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#Complexity in Social Networks | #algorithms #SNA

#Complexity in Social Networks | #algorithms #SNA | e-Xploration | Scoop.it
How network structure impacts consumer experience.
luiy's insight:

In the same way software has “eaten” many industries and continues to devour more, the structure of complex systems is relevant in an increasing number of subjects, from neurobiology to industrial engineering. In the consumer internet, many of the most interesting technology platforms are, at their core, networks. As with most complex systems, small changes can have large consequences, and the structure of a network can materially impact consumer experience, many times changing the core way that people interact with the service.

 

One way to think about these technology platforms is to think of any complex network as having four fundamental components:

 

- Nodes (the objects in the graph, e.g., people, things)

 

- Data/content (the thing being shared between the nodes, e.g., tweet

 

- Edges with rules (e.g., bidirectional “friend”, single-directional “follow”)

 

- Jumping functions, specifically ways to transmit the data/content from one subgroup of people to another on the same platform, usually based on rules surrounding how the edges are structured (e.g., retweeting / liking / favoriting).

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Marlowe : Vers un générateur d’expériences de pensée sur des dossiers #complexes | #DH #AI #agents

Marlowe : Vers un générateur d’expériences de pensée sur des dossiers #complexes | #DH #AI #agents | e-Xploration | Scoop.it
Marlowe, Toward A Generator of Thought Experiments on Complex Files: An author, an experimenter and a reviewer of the computer programs, Marlowe and Prospero, contribute in this article, respectively and successively, an extensive and detailed presentation of Marlowe, a report on what it is like to interact with Marlowe and a review of the recently-published work, by the first author, describing the development of Prospero for the Analyse of complex dossiers of texts concerning a social controversy, and Prospero's extension and adaptation with Marlowe to direct natural language dialog with researchers concerning specific complex dossiers.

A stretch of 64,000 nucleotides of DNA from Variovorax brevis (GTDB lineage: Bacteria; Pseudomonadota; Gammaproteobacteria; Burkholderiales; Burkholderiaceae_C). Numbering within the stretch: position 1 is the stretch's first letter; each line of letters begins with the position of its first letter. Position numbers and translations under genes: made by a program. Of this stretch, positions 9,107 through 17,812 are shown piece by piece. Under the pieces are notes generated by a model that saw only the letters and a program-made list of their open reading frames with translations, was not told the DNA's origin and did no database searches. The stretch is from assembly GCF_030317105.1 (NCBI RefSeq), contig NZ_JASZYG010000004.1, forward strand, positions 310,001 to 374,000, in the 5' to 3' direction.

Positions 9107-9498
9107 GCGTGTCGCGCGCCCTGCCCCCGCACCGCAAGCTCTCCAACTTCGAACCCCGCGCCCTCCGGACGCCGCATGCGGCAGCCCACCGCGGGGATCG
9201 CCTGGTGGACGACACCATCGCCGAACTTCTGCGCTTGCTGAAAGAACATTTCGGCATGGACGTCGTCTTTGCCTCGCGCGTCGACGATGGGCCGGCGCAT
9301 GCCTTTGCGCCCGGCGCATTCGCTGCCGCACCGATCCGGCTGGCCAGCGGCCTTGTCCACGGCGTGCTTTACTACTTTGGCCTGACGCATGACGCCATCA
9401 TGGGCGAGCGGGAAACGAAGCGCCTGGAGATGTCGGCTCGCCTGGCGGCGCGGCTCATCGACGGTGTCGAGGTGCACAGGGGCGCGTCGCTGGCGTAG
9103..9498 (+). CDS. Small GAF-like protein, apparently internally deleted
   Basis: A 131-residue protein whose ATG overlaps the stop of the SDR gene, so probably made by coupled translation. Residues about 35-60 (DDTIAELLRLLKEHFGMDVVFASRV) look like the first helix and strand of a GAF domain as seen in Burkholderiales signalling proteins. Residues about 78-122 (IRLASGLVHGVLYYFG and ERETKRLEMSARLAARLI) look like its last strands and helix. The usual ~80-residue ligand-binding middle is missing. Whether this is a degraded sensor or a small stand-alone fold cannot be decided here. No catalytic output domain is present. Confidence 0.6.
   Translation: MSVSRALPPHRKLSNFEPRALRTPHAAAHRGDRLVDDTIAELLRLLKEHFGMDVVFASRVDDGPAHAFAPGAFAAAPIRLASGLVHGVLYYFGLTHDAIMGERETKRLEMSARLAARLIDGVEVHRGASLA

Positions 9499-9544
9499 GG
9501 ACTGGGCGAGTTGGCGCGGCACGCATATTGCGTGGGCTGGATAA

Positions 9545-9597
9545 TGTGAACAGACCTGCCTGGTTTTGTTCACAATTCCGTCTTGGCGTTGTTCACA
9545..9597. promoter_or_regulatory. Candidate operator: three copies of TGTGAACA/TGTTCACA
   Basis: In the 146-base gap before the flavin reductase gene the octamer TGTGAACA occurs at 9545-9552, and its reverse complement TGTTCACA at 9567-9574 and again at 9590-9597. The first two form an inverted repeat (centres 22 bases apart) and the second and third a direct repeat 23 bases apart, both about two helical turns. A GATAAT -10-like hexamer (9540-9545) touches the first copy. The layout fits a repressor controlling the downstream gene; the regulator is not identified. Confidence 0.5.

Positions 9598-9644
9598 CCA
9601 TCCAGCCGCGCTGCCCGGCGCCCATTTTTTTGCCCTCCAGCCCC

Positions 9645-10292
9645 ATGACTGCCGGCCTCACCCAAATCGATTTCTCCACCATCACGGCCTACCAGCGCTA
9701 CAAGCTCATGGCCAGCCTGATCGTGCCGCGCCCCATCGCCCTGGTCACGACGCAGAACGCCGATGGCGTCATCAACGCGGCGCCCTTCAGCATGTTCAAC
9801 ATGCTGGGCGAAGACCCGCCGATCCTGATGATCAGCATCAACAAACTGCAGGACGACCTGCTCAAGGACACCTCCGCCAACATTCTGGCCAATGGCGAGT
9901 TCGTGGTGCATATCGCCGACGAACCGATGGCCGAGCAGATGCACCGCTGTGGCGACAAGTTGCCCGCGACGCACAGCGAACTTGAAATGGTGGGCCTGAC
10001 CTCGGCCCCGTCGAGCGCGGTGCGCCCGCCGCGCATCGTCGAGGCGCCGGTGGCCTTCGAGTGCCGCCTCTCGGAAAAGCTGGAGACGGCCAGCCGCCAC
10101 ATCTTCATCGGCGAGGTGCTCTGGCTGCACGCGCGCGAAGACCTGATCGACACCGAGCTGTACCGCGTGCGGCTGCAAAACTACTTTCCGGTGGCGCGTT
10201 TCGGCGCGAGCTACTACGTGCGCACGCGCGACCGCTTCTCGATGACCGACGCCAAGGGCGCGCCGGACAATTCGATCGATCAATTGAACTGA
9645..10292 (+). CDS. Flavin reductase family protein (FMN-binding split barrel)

luiy's insight:

Comme première définition du type d’expériences engendrées par Marlowe, on peut parler de « dialogues avec un ensemble de mémoires externes ». Marlowe (nom de code : MRLW) est en effet dépositaire de structures de représentation et de stocks de connaissances qui permettent de lui déléguer des tâches d’enquête fastidieuses. Ses ressources étant en grande partie externalisées, MRLW peut permettre un travail collectif via le cumul de concepts et d’exemples, de règles et de procédures éprouvées sur différents dossiers. Contrairement au chercheur humain, MRLW peut explorer, et exploiter, sans autre limite que les capacités de la machine qui l’abrite, d’innombrables combinaisons. Comme la restitution pure et simple de l’ensemble des combinaisons ou des chemins possibles n’aurait aucun sens – augmentant considérablement le travail interprétatif du chercheur – le dialogue sert de cadrage, ou plutôt d’espace de négociation des prises pertinentes par lesquelles s’affirme la maîtrise d’un ou de plusieurs dossiers. MRLW joue son rôle de maintien de la réflexivité à partir de quatre grands types de fonctionnalités :

 

- des accès documentés à des informations difficiles à extraire manuellement (c’est-à-dire par la recherche visuelle dans de multiples fenêtres) ;

 

- des opérations d’évaluation et de synthèse offrant des angles de vue diversifiés sur un même corpus ;

 

- des modèles ou des espaces de calcul aidant à éprouver la consistance des interprétations du chercheur ;

 

- des outils de contrôle sur la composition du corpus, le cadre d’analyse et les priorités du chercheur.